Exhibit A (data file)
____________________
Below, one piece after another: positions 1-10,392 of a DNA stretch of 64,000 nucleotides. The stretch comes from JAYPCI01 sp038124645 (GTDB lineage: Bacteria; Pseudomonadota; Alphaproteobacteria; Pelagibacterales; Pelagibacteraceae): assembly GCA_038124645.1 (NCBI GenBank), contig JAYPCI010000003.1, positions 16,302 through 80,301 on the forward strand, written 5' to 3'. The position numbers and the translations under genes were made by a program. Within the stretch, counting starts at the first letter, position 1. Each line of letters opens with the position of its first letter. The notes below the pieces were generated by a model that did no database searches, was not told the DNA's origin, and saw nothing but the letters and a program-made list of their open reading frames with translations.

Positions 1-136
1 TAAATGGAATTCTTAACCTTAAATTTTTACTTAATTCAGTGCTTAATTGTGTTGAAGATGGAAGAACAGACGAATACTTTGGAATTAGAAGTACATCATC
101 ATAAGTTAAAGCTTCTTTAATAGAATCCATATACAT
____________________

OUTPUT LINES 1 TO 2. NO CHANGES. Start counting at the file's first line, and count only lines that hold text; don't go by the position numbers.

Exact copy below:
Below, one piece after another: positions 1-10,392 of a DNA stretch of 64,000 nucleotides. The stretch comes from JAYPCI01 sp038124645 (GTDB lineage: Bacteria; Pseudomonadota; Alphaproteobacteria; Pelagibacterales; Pelagibacteraceae): assembly GCA_038124645.1 (NCBI GenBank), contig JAYPCI010000003.1, positions 16,302 through 80,301 on the forward strand, written 5' to 3'. The position numbers and the translations under genes were made by a program. Within the stretch, counting starts at the first letter, position 1. Each line of letters opens with the position of its first letter. The notes below the pieces were generated by a model that did no database searches, was not told the DNA's origin, and saw nothing but the letters and a program-made list of their open reading frames with translations.

Positions 1-136